I’m currently using an HP EliteBook 9470m, and am trying to set up Windows 10 after some problems with my existing Windows 7 installation. Unfortunately, it’s not all plain sailing.
The last issue I just tackled is using more than two monitors. I have three – my main laptop display, and then two 1920×1200 HP monitors that are orientated in portrait mode, and then sat side-by-side.
This is quite a complicated concept, since not only more than two monitors, but one is 90′ rotated, and the other is 270′ rotated. They are also set up in virtual space to match the physical arrangement – if I move my pointer off the top of my laptop screen, it slides onto the bottom of my external screen – which is the left if you turned the screen back to landscape.
To top it off, one is running off Displayport, the other off VGA, off the internal Intel HD Graphics 4000 chip.
It’s weird, but it works
So – once Win10 was installed, naturally it just cloned to one of the two displays, in Landscape. My battle was then to get my setup as it was before, described above.
The first issue, is that it only seems to recognise two displays in any of the display settings. The default driver from Windows is 10.18.10.4252, dated 10/07/2015.
Going to the Intel website finds a slightly later driver, v220.127.116.11.4252, dated 27/7/15. Aalthough not certified by Microsoft WHQL, I installed this, rebooted, and then got some recognition of my three displays in the native windows config screen.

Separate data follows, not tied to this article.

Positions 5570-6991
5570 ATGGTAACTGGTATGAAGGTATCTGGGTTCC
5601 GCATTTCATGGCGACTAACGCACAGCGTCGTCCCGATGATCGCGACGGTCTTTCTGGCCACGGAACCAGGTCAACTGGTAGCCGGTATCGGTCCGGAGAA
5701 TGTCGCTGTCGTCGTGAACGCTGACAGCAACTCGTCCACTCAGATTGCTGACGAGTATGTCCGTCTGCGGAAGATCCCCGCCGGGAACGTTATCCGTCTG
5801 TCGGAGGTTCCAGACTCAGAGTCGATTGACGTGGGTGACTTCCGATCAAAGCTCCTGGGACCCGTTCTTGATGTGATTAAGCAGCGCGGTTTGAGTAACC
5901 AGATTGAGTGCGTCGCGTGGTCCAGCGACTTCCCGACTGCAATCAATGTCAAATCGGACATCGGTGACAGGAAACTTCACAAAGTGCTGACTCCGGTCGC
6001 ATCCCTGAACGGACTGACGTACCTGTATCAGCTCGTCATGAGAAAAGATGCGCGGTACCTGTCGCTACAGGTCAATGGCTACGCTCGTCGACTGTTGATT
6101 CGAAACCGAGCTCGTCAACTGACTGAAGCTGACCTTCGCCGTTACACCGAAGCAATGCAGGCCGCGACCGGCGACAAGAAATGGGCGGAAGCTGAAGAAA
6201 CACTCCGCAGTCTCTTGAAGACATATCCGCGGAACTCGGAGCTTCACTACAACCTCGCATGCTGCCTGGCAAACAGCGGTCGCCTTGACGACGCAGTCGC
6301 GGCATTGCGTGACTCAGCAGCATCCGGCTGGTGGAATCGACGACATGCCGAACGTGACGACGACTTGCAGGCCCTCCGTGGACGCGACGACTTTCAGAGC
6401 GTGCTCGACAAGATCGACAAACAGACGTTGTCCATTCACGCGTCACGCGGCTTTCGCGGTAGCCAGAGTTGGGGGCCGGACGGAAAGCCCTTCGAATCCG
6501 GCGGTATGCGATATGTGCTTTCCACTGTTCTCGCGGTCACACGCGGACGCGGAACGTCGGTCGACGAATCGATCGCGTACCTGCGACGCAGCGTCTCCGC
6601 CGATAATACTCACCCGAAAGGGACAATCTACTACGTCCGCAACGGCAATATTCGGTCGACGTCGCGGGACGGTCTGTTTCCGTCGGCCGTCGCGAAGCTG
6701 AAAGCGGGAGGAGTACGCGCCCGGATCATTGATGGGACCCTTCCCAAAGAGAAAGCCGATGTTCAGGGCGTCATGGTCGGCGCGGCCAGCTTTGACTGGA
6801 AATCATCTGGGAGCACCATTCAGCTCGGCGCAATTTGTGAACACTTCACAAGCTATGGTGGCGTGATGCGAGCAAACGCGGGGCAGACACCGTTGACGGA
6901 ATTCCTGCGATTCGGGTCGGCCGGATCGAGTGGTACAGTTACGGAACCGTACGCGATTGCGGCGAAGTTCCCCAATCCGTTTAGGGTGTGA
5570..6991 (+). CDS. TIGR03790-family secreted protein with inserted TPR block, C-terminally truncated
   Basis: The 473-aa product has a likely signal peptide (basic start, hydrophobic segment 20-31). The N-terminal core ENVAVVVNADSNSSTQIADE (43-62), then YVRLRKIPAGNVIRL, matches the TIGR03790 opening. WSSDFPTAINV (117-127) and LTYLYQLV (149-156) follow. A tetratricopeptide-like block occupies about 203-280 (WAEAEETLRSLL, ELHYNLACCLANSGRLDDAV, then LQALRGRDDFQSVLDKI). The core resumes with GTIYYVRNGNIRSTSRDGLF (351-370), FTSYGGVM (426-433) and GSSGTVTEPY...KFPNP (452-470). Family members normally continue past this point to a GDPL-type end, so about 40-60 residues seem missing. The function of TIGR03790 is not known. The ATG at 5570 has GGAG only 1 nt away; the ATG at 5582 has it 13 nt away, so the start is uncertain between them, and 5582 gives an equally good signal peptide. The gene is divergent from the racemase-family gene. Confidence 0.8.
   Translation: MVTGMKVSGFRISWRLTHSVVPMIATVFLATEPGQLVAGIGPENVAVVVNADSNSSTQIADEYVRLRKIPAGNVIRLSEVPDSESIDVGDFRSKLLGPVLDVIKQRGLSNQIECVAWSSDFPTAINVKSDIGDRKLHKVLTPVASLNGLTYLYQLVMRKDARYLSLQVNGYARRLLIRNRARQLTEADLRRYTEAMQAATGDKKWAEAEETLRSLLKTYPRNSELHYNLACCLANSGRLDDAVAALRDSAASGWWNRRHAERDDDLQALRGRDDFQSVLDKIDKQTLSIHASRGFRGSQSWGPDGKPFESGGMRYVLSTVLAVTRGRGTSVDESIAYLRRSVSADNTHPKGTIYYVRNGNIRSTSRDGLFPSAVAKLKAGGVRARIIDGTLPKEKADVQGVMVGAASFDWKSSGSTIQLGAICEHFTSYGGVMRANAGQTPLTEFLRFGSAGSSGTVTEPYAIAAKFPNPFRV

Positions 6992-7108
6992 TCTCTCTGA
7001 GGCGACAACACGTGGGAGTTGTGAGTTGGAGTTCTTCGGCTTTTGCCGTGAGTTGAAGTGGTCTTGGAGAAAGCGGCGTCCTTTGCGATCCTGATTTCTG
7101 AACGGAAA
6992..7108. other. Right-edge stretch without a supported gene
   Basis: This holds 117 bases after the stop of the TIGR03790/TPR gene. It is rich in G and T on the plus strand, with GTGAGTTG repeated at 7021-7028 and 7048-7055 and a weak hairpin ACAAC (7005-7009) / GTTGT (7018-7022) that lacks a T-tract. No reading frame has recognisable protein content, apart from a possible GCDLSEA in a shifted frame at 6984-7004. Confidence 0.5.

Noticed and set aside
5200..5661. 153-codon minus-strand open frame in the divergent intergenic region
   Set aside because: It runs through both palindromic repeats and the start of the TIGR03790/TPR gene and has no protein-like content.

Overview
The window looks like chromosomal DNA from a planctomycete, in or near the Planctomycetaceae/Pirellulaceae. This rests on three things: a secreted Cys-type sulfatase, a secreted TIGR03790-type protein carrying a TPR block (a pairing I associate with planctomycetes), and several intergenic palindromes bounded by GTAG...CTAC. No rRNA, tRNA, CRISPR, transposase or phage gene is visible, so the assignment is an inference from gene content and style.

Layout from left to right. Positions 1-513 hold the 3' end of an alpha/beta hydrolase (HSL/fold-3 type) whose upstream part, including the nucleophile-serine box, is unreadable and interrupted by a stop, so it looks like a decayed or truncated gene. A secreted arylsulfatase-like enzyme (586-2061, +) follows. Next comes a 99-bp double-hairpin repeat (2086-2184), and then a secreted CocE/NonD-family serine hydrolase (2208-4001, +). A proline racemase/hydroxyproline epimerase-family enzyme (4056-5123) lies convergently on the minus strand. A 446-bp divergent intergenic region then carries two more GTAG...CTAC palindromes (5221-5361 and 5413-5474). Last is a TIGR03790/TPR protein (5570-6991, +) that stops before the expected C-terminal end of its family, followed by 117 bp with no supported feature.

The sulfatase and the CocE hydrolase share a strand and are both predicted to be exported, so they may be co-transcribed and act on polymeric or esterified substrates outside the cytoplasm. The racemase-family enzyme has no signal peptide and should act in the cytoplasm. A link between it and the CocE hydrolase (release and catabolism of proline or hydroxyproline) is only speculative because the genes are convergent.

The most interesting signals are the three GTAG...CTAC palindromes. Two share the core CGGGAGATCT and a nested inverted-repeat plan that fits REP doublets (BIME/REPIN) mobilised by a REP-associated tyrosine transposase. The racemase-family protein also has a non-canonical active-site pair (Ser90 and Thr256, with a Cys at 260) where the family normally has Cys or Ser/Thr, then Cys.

Given the same end build number of 4252, I wonder if perhaps it’s the same driver as was installed previously, and changed nothing. I wonder this, because even after the reboot, the main Intel HD Graphics Control Panel only let me use two displays. I could now choose from all three displays – it listed them all – but I could only select any two to be active.
Eventually, I managed to tease Windows into admitting I had three displays. I couldn’t find any way to do this within the (usually more powerful) Intel Control Panel, but did so from the right-click menu on the background, and went for a Clone Display option, choosing both the external displays
I kept juggling with these options, and then in the Control Panel, until I managed to get all three displays lit up at the same time. I was then able to configure each display in turn for orientation and resolution, and finally, position, to get the setup I wanted.
All this was generally much harder than with Windows 7 – mainly because the Intel Command Centre has various screens and options hidden in single panes, making it harder to quickly fire off a flurry of different changes. Doing so in the alternative interface, the native Windows background menu options, would have been laughably awkward to do, having to reopen the menu for each individual change.
Anyway, it all seems to be working so far, so on to the next issue.